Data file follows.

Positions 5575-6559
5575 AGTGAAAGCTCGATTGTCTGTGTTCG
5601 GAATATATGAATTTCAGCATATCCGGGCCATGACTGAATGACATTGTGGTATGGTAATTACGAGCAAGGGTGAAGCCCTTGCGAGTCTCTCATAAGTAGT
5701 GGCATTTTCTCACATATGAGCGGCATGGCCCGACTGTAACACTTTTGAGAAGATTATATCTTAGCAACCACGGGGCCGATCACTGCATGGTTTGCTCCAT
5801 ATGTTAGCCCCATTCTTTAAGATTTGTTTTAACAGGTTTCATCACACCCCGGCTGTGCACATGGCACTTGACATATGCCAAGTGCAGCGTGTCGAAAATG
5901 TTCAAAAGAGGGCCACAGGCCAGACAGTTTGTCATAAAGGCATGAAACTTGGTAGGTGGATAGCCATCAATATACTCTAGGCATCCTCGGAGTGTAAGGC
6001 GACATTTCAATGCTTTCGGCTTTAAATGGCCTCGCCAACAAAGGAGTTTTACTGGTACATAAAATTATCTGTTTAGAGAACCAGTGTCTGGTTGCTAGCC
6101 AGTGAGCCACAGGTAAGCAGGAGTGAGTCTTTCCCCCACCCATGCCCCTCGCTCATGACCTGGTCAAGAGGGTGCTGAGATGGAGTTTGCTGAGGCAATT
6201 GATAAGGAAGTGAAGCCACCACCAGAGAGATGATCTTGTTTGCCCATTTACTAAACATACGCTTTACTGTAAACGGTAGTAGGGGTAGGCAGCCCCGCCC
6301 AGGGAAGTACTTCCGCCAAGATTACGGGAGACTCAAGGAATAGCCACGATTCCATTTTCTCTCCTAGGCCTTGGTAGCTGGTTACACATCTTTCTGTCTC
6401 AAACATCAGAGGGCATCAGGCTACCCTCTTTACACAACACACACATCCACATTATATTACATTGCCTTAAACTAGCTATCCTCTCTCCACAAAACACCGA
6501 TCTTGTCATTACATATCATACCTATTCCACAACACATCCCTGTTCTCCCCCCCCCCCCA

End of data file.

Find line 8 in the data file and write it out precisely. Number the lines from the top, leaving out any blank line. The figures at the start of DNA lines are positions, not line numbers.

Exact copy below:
6101 AGTGAGCCACAGGTAAGCAGGAGTGAGTCTTTCCCCCACCCATGCCCCTCGCTCATGACCTGGTCAAGAGGGTGCTGAGATGGAGTTTGCTGAGGCAATT